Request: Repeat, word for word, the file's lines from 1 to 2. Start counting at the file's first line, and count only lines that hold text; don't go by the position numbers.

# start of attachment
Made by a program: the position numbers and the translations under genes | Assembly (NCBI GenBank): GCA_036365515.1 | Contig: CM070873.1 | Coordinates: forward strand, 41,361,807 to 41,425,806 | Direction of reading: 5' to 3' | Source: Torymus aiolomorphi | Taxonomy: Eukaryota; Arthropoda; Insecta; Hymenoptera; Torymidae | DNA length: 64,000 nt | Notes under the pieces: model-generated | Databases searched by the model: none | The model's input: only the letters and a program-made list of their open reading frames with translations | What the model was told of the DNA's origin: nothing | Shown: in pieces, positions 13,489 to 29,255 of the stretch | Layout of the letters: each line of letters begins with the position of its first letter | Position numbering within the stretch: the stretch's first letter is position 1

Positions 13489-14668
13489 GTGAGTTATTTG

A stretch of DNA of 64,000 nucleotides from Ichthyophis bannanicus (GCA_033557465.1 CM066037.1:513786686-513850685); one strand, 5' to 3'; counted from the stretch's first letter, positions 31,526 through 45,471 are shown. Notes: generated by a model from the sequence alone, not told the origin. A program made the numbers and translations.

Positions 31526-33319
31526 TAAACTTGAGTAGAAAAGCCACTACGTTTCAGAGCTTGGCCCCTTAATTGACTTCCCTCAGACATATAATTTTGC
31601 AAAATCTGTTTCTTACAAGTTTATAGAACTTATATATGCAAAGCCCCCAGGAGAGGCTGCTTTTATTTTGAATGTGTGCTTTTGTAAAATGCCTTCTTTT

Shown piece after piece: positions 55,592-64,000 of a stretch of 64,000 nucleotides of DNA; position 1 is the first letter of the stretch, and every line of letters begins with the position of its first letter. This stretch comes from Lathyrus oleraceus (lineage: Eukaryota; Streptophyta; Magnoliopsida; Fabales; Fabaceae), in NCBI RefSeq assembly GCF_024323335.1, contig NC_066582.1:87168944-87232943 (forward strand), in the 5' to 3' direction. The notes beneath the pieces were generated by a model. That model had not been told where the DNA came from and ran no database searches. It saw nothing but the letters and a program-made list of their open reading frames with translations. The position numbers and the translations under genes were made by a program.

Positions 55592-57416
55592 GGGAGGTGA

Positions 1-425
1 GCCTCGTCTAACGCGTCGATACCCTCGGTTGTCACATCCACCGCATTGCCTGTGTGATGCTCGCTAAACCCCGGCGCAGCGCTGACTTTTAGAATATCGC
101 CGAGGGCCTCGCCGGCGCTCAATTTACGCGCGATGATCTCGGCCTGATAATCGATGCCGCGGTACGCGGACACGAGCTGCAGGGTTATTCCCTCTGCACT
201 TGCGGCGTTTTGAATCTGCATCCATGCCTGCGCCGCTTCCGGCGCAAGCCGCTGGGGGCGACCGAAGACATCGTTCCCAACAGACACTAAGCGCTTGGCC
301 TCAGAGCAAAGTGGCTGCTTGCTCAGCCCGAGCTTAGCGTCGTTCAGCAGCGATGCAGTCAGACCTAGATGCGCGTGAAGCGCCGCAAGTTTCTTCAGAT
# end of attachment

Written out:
Made by a program: the position numbers and the translations under genes | Assembly (NCBI GenBank): GCA_036365515.1 | Contig: CM070873.1 | Coordinates: forward strand, 41,361,807 to 41,425,806 | Direction of reading: 5' to 3' | Source: Torymus aiolomorphi | Taxonomy: Eukaryota; Arthropoda; Insecta; Hymenoptera; Torymidae | DNA length: 64,000 nt | Notes under the pieces: model-generated | Databases searched by the model: none | The model's input: only the letters and a program-made list of their open reading frames with translations | What the model was told of the DNA's origin: nothing | Shown: in pieces, positions 13,489 to 29,255 of the stretch | Layout of the letters: each line of letters begins with the position of its first letter | Position numbering within the stretch: the stretch's first letter is position 1

Positions 13489-14668